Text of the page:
Wicked Wizard Eliquid Electronic Nicotine Delivery Systems ("E cigarettes"): Review of Safety and Smoking Cessation Efficacy
Electronic nicotine delivery systems ("e cigarettes"): review of safety and smoking cessation efficacy.
Harrell PT1, Simmons VN2, Correa JB2, Padhya TA3, Brandon TH2.
BACKGROUND AND OBJECTIVES:
Cigarette smoking is common among cancer patients and is associated with negative outcomes. Electronic nicotine delivery systems ("e cigarettes") are rapidly growing in popularity and use, but there is limited information on their safety or effectiveness in helping individuals quit smoking.
The authors searched PubMed, Web of Science, and additional sources for published empirical data on safety and use of electronic cigarettes as an aid to quit smoking.
We conducted a structured search of the current literature up to and including November 2013.
E cigarettes currently vary widely in their contents and are sometimes inconsistent with labeling. Compared to tobacco cigarettes, available evidence suggests that e cigarettes are often substantially lower in toxic content, cytotoxicity, associated adverse effects, and secondhand toxicity exposure. Data on the use of e cigarettes for quitting smoking are suggestive but ultimately inconclusive.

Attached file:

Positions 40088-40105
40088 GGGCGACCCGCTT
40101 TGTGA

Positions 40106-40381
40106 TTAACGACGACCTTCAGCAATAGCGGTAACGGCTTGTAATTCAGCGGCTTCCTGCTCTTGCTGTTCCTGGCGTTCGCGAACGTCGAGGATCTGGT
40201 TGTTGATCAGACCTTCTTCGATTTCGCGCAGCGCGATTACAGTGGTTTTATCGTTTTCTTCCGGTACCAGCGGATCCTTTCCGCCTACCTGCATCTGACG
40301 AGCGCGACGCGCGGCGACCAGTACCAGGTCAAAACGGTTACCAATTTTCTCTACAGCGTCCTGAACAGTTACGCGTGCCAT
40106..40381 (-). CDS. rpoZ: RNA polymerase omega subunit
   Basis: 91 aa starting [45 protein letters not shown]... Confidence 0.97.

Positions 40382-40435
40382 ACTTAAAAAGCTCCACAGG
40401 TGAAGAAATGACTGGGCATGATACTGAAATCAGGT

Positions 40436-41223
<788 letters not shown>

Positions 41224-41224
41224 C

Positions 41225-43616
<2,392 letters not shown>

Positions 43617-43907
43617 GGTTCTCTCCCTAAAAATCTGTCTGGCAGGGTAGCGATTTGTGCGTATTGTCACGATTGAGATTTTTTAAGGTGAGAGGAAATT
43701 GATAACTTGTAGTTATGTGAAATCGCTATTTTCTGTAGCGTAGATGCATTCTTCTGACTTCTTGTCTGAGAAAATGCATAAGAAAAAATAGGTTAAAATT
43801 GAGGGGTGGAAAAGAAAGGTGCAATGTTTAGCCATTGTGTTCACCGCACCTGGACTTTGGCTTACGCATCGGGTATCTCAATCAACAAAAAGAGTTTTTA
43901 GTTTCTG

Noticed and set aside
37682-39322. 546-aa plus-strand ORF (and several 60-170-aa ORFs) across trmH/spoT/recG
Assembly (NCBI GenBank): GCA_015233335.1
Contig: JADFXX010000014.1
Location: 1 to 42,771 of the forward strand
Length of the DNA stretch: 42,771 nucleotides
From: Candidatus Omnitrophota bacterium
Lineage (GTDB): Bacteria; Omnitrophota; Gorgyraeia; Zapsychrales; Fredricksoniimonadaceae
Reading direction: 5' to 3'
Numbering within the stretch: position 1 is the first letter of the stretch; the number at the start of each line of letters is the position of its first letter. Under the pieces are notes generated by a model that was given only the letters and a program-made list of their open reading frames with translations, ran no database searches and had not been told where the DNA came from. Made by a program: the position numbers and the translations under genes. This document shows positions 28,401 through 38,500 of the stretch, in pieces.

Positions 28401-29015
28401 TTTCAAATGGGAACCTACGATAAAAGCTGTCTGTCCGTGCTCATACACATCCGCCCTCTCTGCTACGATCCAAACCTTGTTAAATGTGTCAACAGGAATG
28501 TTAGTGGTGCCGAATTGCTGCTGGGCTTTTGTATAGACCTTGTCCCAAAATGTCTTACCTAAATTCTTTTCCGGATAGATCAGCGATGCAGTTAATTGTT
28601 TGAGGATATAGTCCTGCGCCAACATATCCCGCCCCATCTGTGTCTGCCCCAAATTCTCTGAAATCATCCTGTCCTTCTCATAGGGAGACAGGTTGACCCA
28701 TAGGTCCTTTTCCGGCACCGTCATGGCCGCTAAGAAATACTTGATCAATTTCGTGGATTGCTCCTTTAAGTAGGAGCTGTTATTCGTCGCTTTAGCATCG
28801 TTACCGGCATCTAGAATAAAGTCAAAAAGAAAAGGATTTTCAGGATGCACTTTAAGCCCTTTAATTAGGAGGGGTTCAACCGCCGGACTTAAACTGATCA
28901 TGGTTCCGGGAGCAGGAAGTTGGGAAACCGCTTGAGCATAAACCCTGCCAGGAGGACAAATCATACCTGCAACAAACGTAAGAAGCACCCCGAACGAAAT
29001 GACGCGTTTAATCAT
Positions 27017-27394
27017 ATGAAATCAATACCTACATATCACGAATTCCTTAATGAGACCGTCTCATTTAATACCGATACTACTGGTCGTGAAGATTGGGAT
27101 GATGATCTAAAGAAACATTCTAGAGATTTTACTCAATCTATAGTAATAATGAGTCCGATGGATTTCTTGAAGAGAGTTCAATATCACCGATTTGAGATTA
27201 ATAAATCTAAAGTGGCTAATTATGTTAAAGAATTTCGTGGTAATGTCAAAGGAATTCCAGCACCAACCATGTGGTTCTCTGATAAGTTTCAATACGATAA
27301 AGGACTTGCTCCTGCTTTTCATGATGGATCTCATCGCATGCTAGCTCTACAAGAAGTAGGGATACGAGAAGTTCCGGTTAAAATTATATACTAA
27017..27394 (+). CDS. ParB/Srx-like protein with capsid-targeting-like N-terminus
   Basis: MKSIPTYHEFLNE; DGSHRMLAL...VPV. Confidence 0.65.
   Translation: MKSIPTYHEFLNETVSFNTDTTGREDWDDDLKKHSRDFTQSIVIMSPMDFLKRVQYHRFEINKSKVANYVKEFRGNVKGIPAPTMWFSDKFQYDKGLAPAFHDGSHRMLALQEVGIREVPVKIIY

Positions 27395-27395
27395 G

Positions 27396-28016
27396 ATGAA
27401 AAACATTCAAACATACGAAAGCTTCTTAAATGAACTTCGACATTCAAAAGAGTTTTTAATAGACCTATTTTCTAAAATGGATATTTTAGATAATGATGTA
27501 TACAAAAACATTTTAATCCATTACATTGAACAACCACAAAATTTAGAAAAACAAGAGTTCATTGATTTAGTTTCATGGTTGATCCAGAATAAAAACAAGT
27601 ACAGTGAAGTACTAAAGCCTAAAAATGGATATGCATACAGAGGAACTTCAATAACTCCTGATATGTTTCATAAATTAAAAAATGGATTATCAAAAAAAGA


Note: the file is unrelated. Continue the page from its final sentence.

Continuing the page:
Clinicians are advised to be aware that the use of e cigarettes, especially among cigarette smokers, is growing rapidly. These devices are unregulated, of unknown safety, and of uncertain benefit in quitting smoking.
IMPLICATIONS FOR PRACTICE:
In the absence of further data or regulation, oncologists are advised to discuss the known and unknown safety and efficacy information on e cigarettes with interested patients and to encourage patients to first try FDA-approved pharmacotherapies for smoking cessation.
© American Academy of Otolaryngology—Head and Neck Surgery Foundation 2014.